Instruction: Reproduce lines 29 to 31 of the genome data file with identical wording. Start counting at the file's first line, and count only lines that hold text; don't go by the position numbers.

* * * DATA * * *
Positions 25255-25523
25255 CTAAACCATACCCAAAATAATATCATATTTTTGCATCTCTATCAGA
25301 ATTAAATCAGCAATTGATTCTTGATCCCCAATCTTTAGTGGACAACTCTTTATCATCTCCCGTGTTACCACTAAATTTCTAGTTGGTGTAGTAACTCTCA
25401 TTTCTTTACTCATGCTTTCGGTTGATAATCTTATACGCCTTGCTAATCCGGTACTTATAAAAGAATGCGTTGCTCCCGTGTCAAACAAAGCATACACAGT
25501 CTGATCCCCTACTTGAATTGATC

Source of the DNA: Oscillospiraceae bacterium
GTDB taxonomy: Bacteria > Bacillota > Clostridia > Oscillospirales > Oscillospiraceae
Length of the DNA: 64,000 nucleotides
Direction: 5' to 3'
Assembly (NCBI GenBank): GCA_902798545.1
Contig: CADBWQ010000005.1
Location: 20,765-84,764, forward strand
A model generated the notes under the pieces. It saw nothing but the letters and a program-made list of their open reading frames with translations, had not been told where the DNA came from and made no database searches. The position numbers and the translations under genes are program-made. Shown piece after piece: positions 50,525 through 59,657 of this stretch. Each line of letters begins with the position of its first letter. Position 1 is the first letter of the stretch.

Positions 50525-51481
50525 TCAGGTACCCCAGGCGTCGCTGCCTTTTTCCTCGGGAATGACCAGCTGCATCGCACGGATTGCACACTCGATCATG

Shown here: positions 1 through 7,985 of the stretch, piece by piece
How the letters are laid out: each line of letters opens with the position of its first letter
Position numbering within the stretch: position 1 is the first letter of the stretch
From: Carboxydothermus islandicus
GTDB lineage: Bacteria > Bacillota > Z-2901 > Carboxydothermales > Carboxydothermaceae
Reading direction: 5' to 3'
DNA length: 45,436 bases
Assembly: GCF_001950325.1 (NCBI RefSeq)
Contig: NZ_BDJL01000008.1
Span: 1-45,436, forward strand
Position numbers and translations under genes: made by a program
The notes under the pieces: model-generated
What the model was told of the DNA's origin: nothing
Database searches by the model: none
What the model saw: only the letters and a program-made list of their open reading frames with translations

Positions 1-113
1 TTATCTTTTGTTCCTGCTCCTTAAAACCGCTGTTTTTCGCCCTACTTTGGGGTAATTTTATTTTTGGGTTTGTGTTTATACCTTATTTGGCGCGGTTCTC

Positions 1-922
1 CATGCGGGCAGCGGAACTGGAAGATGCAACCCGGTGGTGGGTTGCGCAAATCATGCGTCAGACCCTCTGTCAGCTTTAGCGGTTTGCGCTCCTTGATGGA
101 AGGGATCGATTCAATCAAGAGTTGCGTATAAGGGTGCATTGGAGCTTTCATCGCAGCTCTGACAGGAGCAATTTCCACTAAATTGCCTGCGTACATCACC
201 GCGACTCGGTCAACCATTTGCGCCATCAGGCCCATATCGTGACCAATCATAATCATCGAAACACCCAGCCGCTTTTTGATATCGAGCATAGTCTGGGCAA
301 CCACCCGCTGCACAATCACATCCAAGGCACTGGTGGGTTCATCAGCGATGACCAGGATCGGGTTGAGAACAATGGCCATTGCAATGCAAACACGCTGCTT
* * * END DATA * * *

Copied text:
Database searches by the model: none
What the model saw: only the letters and a program-made list of their open reading frames with translations

Positions 1-113